The way I view it, it’s annoying for an expert to always write about elementary things, but for a beginner, what an expert might consider elemantary he might consider his best achievment so far, and so he’ll probably go post about, that post in turn won’t be too far ahead of other beginners.

  3. Florian says:

    Funny coincidence… I just wrote a short post about blogging as self-education. :)

    I think you got the point: Claiming to be an expert when you are not is just bad – and won’t work for long. I think most authors who have been blogging for some time have also been corrected by their readers several times. False experts will probably have a real lot of such corrections in their blogs… well, if they don’t delete them.

    Blogging can be a wonderful journey for both reader and author… just be honest about your journey so that everyone can enjoy it. :)

  4. That’s a great post and it really helps clarify things for me. I started my first blog on a blog network as an experts guide with a lot of original content. This can be difficult and demanding over time. I started a second blog just for fun on that same network about my experiences being on the network as a blogger and reader. Your description of fellow traveller really rung a bell with me and it is comforting to realise I can run a blog without ever having to come across as some type of expert!

  5. Transparency is incredibly important for building trust. People trust people who admit mistakes and/or weaknesses.

  6. jack dukun says:

    I am new blogger, I agree what darrent written but i have question;
    what is more important for new blogger?

  7. Doug Karr says:

    Ironically, I just blogged about this:

    * If you tell someone, they’ll forget it.
    * If you show somebody, they might remember.
    * But if you involve them, they will understand.

    http://www.douglaskarr.com/2006/08/15/telling-or-showing-versus-involving/

    I think you’ve hit upon the strength of blogging. I think of myself as an expert in some areas… but I’ve learned so much since blogging and seeing what folks have said in response to my entries, either in my comments or trackbacks. I don’t think of myself as an expert as much as a very knowledgeable observer nowadays.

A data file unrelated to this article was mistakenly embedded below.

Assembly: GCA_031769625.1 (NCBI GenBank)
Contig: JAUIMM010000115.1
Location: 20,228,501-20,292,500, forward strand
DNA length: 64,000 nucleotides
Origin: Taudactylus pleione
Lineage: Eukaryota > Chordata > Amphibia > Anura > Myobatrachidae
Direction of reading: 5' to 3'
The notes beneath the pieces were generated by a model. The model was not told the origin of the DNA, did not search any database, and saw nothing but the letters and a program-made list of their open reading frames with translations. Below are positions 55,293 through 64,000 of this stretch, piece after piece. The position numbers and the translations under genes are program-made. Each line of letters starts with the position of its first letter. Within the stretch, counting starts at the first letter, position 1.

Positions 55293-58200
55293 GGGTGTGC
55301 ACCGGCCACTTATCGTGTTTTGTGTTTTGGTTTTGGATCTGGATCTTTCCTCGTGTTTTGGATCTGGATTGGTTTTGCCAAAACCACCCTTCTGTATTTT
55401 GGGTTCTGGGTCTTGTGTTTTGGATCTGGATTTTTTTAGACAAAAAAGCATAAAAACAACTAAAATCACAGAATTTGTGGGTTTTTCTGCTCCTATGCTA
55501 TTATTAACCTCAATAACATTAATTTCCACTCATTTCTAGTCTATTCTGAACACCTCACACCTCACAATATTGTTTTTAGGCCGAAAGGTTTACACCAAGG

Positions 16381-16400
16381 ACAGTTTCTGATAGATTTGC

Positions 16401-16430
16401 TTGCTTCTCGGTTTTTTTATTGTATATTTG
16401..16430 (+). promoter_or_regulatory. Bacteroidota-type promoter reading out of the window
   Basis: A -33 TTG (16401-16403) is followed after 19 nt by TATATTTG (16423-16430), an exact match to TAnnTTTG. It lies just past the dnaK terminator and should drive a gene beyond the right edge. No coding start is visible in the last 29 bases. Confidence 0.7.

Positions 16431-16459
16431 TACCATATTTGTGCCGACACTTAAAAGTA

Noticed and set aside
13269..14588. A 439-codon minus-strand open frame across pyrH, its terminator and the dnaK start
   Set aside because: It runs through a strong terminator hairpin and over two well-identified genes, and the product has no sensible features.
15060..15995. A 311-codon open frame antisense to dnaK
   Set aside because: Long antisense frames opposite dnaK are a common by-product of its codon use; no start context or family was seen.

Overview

8. Glenn Wolsey says:

    @ Jack

    What do you mean is more important? Could you please explain with a little more detail ;-)

  9. Jonathan says:

    I’d have to agree with some great points you made. I run a gadget blog and I had to learn some things about the technology I was blogging about.

    As technology moves forward and new things come out I constantly need to keep up to date.

    But once I’ve blogger about certain gadgets for a while, I already know what to expect when I blog about a new one.

    Technology is very vast. It really is impossible to know everything about everything.

  10. Darren Rowse says:

    yeah – what do you mean? What’s more important between what and what?

  11. qwerty says:

    So to be an expert you have to write:

    Canon writes a wonderful article on Canon A123, and they write “srgsdhs;ajglkajhgl;adfsjdhflksjhflksjdfhslkdfjhsldkfja;gj;ha ;agj;alfgja;lfkg ajlfgj a;fgl ja;flja;flgja;lga”

    Then nothing else of value, quit scamming these people with your bullshit. You might as well go as far as sell the informercial now. Oh wait you do 6 figure blogging series.

    What a fraud you are!

  12. Darren Rowse says:

    thanks qwerty for your comment. There’s no need to use language or hide behind anonymity though – I’m more than willing to have the site you’re referring to critiqued.

    A couple of things I’d respond with:

    1. the site which I think you’re referring to is a hub style news site. Its for people wanting to keep up with the latest news on the industry and who don’t have time to go searching for information for themselves. I think the style of posting on it fits with it’s purpose and how it’s 10,000 daily readers use it.

    2. the ‘value’ is in the pages where reviews and news are collated on a single item and readers are sent to numerous pages on that item that give them the information they’re looking for.

    I’m regularly thanked for the site by readers who find quality information through it and by other sites who I send substantial traffic to (in fact they send me emails all day everyday asking me to link to them and use their quotes).

    I’m not sure this makes me a fraud – from what I can see it’s a site where everyone wins.